03 October, 2018
Claims for damages as a consequence of abuse show no signs of abating and remain a significant expense to Local Authorities. Claims for damages are often based upon an argument by the victim that the abuse they suffered has directly contributed to difficulties in their lives, such as, loss of earning potential.
M.G. v (1) Thomas Street & (2) The Governors of St Augustine of Canterbury RC High School (2018) is the first case to consider the impact of illegal conduct of the claimant, allegedly arising from the emotional impact of the abuse, on their claim for damages.
The claimant, MG, was abused by his German Teacher when at school. As an adult, MG, brought a claim for damages against both the Teacher and the school. The claim was defended by the Local Authority on behalf of the school. MG claimed that the abuse suffered by him directly contributed to a chaotic lifestyle that included illicit drug misuse between 1993 and 2013, leading to him being unable to secure long-term employment until 2013.
The question therefore arose as to whether an illegal act (illicit substance misuse) that led to a failure to obtain long-term employment (and therefore a loss of earnings) rendered the claim for loss of earnings void on the grounds of illegality.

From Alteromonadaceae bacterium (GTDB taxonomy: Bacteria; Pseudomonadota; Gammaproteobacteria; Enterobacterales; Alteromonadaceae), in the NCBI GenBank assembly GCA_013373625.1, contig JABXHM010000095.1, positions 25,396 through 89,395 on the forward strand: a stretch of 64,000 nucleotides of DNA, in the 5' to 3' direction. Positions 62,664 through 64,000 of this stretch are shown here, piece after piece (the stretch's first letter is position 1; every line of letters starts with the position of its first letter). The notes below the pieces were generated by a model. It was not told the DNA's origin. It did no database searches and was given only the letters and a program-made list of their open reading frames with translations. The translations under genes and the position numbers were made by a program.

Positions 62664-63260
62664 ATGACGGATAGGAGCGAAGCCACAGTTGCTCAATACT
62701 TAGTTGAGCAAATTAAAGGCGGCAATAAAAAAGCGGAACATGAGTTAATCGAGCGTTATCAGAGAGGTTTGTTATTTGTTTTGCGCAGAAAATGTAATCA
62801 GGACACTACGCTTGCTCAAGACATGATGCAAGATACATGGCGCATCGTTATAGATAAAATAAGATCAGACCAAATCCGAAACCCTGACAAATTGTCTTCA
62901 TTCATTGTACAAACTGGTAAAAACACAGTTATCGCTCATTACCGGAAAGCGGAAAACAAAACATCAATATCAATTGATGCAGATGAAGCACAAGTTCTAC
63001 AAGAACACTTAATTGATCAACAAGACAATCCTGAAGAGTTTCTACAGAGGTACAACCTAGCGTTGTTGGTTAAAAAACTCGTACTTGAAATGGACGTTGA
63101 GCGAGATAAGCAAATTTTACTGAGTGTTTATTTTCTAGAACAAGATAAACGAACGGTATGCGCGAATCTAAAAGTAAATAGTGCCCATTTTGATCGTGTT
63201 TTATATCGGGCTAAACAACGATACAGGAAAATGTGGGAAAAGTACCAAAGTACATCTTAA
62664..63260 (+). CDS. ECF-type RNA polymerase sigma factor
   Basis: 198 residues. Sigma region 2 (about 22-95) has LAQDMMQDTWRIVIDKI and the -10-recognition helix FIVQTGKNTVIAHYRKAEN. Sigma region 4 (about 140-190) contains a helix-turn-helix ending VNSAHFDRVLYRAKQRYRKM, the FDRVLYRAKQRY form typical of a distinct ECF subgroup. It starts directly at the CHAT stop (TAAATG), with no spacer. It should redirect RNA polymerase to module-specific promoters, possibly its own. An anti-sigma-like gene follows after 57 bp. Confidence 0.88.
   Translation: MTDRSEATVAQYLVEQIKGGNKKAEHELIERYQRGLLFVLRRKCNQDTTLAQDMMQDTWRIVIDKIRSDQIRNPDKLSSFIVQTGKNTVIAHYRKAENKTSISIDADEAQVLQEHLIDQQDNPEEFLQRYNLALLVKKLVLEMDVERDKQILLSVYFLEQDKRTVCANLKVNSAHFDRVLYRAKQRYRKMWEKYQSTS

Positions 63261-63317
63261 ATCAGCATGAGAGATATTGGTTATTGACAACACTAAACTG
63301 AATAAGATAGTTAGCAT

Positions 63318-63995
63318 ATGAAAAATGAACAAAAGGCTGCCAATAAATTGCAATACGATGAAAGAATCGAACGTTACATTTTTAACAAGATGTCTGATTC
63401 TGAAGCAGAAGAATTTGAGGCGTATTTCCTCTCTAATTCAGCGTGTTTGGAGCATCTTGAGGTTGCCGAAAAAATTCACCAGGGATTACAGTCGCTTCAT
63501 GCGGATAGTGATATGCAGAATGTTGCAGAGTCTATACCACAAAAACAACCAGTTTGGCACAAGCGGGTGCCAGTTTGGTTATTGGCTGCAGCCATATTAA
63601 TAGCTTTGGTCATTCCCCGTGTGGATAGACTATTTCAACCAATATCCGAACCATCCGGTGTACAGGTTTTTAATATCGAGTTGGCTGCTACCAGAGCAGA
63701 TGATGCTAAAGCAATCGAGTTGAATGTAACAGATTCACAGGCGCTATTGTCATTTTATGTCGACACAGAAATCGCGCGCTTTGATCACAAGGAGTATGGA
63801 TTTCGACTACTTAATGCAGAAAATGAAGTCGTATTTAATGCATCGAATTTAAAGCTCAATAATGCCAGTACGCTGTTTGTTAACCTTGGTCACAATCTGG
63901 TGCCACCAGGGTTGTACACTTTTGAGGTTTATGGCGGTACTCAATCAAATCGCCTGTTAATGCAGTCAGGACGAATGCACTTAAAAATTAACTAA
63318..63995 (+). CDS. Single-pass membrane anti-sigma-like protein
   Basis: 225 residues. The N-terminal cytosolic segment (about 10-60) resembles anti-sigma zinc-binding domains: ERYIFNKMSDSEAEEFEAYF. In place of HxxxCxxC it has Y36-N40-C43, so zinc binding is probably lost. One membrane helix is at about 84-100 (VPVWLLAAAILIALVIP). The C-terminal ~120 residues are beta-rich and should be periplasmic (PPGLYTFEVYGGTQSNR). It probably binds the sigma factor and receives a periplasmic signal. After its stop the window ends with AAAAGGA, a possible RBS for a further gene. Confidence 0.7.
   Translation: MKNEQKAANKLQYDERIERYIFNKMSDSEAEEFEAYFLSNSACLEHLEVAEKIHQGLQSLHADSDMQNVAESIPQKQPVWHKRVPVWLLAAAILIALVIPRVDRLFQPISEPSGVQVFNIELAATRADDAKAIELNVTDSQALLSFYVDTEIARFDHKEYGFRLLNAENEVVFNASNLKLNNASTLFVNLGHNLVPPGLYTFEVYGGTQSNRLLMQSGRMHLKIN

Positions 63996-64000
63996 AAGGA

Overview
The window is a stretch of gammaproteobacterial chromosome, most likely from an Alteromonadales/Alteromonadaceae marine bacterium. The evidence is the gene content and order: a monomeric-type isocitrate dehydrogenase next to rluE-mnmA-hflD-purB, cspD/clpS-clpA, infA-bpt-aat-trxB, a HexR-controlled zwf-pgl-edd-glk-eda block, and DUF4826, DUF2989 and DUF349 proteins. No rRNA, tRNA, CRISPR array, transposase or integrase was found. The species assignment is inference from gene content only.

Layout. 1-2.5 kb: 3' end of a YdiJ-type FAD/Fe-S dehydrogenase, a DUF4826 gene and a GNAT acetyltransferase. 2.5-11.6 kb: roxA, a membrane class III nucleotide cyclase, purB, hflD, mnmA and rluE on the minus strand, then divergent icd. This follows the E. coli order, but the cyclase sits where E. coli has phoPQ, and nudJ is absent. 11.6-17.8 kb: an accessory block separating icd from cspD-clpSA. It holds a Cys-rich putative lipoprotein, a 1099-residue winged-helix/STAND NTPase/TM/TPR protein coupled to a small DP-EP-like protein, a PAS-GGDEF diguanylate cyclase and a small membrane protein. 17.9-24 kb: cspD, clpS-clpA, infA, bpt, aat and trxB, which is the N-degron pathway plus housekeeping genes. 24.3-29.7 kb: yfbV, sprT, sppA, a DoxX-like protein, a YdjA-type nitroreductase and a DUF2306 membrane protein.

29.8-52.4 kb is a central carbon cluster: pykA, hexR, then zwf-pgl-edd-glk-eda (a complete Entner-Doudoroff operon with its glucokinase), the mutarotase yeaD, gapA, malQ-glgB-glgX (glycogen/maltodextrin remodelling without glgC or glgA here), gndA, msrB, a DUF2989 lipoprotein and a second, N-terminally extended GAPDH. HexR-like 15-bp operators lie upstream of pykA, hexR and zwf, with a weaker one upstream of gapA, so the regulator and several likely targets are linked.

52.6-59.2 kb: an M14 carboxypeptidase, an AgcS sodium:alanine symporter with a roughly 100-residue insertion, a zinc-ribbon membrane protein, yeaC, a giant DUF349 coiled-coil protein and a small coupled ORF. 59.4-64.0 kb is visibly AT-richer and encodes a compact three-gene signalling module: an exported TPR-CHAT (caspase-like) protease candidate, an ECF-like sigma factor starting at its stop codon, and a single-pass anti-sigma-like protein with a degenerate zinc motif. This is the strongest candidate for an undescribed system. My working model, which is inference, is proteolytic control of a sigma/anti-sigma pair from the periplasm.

The defence of illegality, and its impact on claims for damages has been considered by the courts on numerous occasions and most recently by the Supreme Court in the case of Patel v Mizra  UKSC 42. In applying the principles from Patel, HHJ G Smith held: "in my judgment, claims arising from sexual abuse do not form a special category of claims in which different considerations apply. It is therefore highly persuasive that in all cases of which I am aware in which the issue has been considered by the court, the same decision has been reached." Accordingly, the claim for loss of earnings against the school was dismissed as the loss was caused by the use of illegal drugs and not the abuse suffered.
Although this is only a County Court judgment, the case is significant as it is the first historic sexual abuse claim against a Local Authority to consider illegality of illegal drug use on the part of the claimant. Local Authorities should be aware of this case and consider its impact upon ongoing or future claims for loss of earnings.
It is also worth noting that HHJ G Smith drew a distinction between the use of legal substances to manage the emotional impact of abuse and the use of illegal drugs. He stated: "Where an injured party turns to a legal substance to deal with distress caused by a tortious act, then on the face of it such conduct would not be unreasonable." This begs the question, that if MG had turned to alcohol only and it could be proven that this was as a result of the abuse, and it could be proven that this affected his employment prospects, potentially his claim could have succeeded.